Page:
This blog about all things law is written by author and educator Andis Kaulins, J.D. Stanford University, Former FFA Law Lecturer, University of Trier, co-author of the Langenscheidt/Routledge German-English, English-German Dictionary of Business, Commerce and Finance. The Life of the Law takes its name from a famous paragraph at the outset of a book on the common law by Oliver Wendell Holmes, Jr. which reads:
The object of this book is to present a general view of the Common Law. To accomplish the task, other tools are needed besides logic. It is something to show that the consistency of a system requires a particular result, but it is not all. The life of the law has not been logic: it has been experience. The felt necessities of the time, the prevalent moral and political theories, intuitions of public policy, avowed or unconscious, even the prejudices which judges share with their fellow-men, have had a good deal more to do than the syllogism in determining the rules by which men should be governed. The law embodies the story of a nation’s development through many centuries, and it cannot be dealt with as if it contained only the axioms and corollaries of a book of mathematics. In order to know what it is, we must know what it has been, and what it tends to become. We must alternately consult history and existing theories of legislation. But the most difficult labor will be to understand the combination of the two into new products at every stage. The substance of the law at any given time pretty nearly corresponds, so far as it goes, with what is then understood to be convenient; but its form and machinery, and the degree to which it is able to work out desired results, depend very much upon its past. – THE COMMON LAW, Oliver Wendell Holmes, Jr., p. 1 (1881) [emphasis added]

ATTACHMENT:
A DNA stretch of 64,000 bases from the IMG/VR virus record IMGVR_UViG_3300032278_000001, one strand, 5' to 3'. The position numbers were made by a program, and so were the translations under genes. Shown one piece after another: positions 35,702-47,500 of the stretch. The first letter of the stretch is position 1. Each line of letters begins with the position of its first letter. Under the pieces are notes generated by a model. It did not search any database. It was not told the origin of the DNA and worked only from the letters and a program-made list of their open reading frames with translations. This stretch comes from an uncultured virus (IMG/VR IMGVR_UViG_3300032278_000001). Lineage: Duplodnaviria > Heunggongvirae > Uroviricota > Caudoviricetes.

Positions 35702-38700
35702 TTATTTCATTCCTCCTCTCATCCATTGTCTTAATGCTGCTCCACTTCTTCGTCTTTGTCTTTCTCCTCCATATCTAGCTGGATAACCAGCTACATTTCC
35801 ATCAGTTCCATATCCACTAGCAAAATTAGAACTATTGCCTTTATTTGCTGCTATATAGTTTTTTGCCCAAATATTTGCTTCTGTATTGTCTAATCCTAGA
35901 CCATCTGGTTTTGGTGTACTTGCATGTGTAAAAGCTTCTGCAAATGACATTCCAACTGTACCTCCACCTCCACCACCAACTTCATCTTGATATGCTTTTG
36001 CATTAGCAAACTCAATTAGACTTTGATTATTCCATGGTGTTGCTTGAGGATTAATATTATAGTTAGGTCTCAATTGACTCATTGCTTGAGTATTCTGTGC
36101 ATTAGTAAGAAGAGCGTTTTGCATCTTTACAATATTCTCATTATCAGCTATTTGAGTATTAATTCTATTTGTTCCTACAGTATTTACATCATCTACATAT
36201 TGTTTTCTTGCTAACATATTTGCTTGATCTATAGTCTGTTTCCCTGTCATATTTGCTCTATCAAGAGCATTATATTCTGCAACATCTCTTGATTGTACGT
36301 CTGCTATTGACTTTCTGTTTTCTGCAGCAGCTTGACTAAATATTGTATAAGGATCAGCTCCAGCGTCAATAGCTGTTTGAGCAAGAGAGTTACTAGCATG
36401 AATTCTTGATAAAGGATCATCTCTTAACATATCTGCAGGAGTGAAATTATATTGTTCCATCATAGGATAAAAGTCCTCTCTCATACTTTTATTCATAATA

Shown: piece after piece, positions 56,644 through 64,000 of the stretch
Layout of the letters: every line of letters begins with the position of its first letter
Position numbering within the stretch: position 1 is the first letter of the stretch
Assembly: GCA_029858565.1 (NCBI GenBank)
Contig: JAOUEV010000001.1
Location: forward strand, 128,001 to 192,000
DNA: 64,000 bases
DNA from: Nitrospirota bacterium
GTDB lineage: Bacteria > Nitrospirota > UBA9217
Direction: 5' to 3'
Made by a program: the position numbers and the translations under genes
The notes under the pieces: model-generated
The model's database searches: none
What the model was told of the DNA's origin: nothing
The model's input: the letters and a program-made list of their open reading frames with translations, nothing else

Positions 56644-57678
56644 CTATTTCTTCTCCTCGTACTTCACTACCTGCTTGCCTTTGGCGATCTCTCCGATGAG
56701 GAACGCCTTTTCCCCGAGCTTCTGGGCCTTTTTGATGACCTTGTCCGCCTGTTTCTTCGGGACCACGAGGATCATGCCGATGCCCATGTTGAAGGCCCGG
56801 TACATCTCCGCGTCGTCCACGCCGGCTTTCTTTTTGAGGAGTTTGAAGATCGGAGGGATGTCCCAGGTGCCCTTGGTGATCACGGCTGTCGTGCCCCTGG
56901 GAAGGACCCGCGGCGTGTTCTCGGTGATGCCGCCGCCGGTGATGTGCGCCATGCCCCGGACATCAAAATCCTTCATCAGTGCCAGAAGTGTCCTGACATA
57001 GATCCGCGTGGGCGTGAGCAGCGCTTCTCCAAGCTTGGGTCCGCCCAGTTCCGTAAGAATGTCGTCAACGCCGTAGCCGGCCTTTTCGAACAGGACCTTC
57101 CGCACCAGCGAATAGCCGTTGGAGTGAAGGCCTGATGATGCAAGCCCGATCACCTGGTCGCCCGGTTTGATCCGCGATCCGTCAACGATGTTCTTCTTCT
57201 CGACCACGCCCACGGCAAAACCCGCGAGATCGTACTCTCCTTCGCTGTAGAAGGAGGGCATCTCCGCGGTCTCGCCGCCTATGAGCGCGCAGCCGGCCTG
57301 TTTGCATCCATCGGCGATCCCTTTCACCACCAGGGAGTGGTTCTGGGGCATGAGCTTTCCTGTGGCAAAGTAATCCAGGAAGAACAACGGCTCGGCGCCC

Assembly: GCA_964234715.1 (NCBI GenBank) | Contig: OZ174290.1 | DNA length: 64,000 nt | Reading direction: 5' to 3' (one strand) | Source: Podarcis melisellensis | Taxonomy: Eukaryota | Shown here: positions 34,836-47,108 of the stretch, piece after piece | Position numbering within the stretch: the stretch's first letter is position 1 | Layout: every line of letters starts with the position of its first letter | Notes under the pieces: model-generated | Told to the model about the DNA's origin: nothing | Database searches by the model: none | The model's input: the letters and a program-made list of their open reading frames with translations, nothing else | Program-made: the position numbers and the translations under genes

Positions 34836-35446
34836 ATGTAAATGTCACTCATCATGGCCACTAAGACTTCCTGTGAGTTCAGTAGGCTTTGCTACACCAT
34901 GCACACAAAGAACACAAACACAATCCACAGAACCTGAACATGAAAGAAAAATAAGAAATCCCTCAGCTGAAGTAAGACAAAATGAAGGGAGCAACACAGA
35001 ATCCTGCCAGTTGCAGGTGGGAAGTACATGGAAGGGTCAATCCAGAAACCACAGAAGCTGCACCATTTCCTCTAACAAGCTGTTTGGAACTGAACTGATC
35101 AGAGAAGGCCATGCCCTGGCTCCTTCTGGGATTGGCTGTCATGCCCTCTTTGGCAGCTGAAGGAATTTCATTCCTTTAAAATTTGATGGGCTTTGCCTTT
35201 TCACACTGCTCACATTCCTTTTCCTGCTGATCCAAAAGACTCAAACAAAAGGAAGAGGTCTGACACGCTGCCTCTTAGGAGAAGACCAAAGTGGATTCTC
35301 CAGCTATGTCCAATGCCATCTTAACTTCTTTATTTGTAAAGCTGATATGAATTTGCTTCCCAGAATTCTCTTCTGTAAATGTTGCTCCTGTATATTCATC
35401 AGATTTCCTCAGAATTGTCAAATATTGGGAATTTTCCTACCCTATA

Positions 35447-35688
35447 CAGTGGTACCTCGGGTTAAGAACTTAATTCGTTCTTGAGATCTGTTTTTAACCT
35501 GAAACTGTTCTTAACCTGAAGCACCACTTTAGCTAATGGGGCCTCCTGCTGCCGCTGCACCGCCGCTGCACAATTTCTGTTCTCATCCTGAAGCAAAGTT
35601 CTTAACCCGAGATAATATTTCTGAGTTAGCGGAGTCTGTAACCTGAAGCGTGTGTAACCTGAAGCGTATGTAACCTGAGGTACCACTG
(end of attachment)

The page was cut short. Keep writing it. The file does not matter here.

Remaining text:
The Life of the Law as a legal journal initially incorporated material from the author’s LawPundit blog as a backup mirror. However, true to Holmes’ statement, The Life of the Law is designed to develop its own existence and personality over time. The shortlink to this About page is: http://wp.me/PQuLd-2.